This is important in a value adding context. What we want to see for the Drouin community is some of that money which we fought hard for in the dairy regional community's package put back into the Drouin community, which is a dairy dependent community. Then Drouin can take advantage of value adding opportunities and replace those 150 jobs which have been lost at the butter factory and attract a new value adding industry, and the people there will not have to suffer as large an economic consequence as they would if no money was available to them from the federal government.

It is important to note that, when it comes to involvement by government, the federal government would do well to have a look at the involvement of the state Labor government in working with the Drouin community to try to do something to overcome the economic devastation which the closure of that plant will cause to that community. The state Minister for Finance and Minister for State and Regional Development, John Brumby, has been very active in working with the community, Bonlac and the workers who stand to lose their jobs at the plant to try to attract new value adding industry. My state parliamentary colleague and good friend Ian Maxfield and I have been working closely with Minister Brumby on this issue to try to ensure that the economic downturn which would affect Drouin as a result of this closure can be lessened as a result of the attraction of new value adding industries.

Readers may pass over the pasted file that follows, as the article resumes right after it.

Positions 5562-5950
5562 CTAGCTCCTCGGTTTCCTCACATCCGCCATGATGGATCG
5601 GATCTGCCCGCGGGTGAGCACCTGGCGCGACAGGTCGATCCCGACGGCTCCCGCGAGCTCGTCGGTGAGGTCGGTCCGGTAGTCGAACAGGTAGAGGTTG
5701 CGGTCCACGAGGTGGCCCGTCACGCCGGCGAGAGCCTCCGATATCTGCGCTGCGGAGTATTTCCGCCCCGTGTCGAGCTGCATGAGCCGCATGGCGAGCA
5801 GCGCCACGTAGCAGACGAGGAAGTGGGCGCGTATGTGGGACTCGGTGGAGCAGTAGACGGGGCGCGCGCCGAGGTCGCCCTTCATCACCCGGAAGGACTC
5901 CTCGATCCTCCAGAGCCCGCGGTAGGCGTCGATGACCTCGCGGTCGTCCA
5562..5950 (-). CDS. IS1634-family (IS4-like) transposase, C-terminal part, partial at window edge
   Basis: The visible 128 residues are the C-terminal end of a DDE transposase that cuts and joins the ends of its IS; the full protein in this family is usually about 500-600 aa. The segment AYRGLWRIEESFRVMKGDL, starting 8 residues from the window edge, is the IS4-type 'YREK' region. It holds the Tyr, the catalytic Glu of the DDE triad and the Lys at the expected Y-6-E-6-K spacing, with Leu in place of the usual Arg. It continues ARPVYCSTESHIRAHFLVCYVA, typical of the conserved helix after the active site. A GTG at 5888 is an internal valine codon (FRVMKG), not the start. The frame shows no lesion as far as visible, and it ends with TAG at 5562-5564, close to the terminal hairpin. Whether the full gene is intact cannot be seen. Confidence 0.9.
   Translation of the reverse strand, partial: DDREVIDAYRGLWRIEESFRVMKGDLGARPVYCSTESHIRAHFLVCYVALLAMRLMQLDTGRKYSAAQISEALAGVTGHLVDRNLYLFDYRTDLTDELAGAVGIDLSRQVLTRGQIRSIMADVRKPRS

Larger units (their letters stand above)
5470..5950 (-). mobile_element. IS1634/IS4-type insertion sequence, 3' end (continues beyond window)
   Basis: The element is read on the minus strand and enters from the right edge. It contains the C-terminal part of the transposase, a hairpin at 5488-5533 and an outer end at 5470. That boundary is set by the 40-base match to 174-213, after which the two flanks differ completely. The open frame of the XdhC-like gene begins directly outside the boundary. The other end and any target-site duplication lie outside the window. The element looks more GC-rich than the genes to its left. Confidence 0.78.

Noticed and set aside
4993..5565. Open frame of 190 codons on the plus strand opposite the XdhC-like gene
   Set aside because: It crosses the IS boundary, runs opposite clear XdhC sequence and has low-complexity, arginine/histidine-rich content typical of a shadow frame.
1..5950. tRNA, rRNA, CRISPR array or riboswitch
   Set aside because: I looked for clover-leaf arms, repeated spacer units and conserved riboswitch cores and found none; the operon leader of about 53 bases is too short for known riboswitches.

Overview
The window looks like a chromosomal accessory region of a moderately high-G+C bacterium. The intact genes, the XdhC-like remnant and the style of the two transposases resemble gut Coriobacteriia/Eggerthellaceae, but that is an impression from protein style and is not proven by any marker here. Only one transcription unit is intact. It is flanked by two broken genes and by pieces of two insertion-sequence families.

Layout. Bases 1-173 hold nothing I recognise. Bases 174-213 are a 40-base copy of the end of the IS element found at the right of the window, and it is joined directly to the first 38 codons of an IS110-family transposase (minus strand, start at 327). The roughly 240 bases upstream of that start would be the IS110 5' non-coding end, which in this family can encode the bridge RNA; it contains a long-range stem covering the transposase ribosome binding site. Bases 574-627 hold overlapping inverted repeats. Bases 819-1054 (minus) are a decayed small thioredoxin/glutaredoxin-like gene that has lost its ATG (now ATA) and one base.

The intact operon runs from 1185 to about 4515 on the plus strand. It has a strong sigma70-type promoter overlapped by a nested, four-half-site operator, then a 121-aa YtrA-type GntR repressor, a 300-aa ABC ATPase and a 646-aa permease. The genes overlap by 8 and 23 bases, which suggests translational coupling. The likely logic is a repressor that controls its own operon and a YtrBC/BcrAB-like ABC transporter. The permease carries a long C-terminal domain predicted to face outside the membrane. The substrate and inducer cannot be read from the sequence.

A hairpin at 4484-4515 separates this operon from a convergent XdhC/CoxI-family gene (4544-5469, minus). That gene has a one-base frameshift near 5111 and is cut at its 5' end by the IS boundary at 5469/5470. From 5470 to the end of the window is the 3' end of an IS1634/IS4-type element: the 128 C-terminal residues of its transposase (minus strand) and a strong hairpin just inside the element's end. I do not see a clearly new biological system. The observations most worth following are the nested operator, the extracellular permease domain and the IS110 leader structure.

Just on the subject of value adding, I recently hosted a visit to my electorate by my colleague and friend Dick Adams, the member for Lyons in Tasmania, and also by another good friend of mine, the shadow minister for transport and regional development, Martin Ferguson. One of the important districts to which I took Dick and Martin was the West Gippsland region which is, I think it would be fair to say, a great example of where there is an opportunity for value adding. People there are taking advantage of the opportunities offered by value adding.

The first port of call was Drouin West Timber, where they are exporting high quality finished timber products into the building market in Japan. After that we went to the Tarago River Cheese Company, which has gone from employing 20 people some seven or eight months ago to employing 43 people, nearly all of them in the export sector. I think it is a great success story and the manager there, Laurie Jensen, can take great pride in what he has been able to achieve for his business and for the district.

It is interesting to note that the Tarago River Cheese Company is actually exporting cheese to New Zealand. For decades we have had to put up with New Zealanders telling us that they are cheese makers to the world and that they make the best cheese in the world, yet we have a cheese company in my electorate which is producing cheese for the New Zealand market. By their own admission, New Zealanders consider themselves connoisseurs of fine cheese. Obviously, their local produce is not good enough for them, but the cheese produced in my electorate is good enough for them. That says a great deal about the quality of cheese being produced at the Tarago River Cheese Company.